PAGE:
Structure and functioning of wild and agricultural grazing ecosystems: A comparative review

Gary S. Kleppel, Douglas A. Frank

Research output: Contribution to journalReview articlepeer-review

4 Scopus citations


For more than 10 million years, large, herd forming ruminants have thrived as parts of sustainable grazing ecosystems. Conversely, since their domestication 8,000–11,000 years ago, cattle, sheep, and goats have often exhibited dysfunctional relationships with the ecosystems they inhabit. A considerable literature, developed over decades, documents the negative impacts of animal agriculture and associated activities (e.g., feed production) on grassland ecosystems. Coincident with the accumulating data documenting the impacts of “conventional” animal agriculture, has been a growing interest in restoring functionality to agricultural grazing ecosystems. These “regenerative” protocols often seek to mimic the structure and functions of wild grazing ecosystems. The objectives of this paper were two-fold: First to review the literature describing the structure and some key functional attributes of wild and agricultural grazing ecosystems; and second, to examine these attributes in conventionally and regeneratively managed grazing ecosystems and, assuming the wild condition to be the standard for sustainable grazer-environment relationships, to ascertain whether similar relationships exist in conventionally or regeneratively managed agricultural grazing ecosystems. Not unexpectedly our review revealed the complexity of both wild and agricultural grazing ecosystems and the interconnectedness of biological, chemical, and physical factors and processes within these systems. Grazers may increase or decrease system functionality, depending upon environmental conditions (e.g., moisture levels). Our review revealed that biodiversity, nitrogen cycling, and carbon storage in regenerative grazing systems more closely resemble wild grazing ecosystems than do conventional grazing systems. We also found multiple points of disagreement in the literature, particularly with respect to aboveground primary production (ANPP). Finally, we acknowledge that, while much has been accomplished in understanding grazing ecosystems, much remains to be done. In particular, some of the variability in the results of studies, especially of meta-analyses, might be reduced if datasets included greater detail on grazing protocols, and a common definition of the term, “grazing intensity.”.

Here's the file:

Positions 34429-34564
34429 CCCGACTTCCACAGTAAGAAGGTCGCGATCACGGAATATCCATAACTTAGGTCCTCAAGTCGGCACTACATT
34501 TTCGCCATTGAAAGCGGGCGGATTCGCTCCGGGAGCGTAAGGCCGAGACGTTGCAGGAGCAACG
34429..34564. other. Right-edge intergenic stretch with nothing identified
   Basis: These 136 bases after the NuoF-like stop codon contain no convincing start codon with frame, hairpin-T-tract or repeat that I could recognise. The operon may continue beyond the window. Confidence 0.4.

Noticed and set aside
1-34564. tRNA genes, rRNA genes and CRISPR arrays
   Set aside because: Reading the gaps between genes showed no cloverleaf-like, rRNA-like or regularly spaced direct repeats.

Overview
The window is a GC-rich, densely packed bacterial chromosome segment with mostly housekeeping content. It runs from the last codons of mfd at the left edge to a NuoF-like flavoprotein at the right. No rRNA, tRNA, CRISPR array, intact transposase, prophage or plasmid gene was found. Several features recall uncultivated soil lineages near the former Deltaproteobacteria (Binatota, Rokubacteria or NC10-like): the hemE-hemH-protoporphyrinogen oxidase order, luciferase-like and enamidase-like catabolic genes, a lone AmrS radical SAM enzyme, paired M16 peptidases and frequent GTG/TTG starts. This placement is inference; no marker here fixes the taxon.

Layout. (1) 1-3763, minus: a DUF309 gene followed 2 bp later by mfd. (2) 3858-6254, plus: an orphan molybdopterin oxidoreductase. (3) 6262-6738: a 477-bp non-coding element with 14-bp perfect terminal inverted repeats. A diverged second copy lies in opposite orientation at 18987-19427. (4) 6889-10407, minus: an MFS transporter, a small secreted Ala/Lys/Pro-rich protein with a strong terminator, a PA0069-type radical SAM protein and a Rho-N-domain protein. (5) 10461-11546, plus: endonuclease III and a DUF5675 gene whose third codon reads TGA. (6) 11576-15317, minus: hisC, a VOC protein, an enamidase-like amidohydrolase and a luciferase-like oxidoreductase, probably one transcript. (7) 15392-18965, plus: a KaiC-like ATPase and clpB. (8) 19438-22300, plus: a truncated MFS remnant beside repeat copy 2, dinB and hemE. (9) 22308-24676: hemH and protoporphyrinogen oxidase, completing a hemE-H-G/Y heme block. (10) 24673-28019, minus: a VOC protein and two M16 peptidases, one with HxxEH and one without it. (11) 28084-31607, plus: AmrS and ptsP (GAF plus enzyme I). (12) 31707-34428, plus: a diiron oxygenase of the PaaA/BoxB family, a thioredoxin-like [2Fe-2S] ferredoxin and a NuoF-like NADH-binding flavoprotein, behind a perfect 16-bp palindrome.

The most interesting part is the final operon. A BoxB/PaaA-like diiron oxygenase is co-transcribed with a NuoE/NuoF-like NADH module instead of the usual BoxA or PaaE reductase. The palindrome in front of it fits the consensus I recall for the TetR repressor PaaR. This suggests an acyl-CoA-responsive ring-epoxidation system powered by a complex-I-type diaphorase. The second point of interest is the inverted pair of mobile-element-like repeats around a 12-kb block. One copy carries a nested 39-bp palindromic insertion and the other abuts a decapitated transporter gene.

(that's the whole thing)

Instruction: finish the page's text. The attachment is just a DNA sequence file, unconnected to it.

Original languageEnglish (US)
Article number945514
JournalFrontiers in Sustainable Food Systems
StatePublished - Oct 31 2022


  • agricultural grazing ecosystems
  • conventional livestock management
  • plant-grazer-soil microbe interactions
  • regenerative livestock management
  • wild grazing ecosystems

ASJC Scopus subject areas

  • Global and Planetary Change
  • Food Science
  • Ecology
  • Agronomy and Crop Science
  • Management, Monitoring, Policy and Law
  • Horticulture


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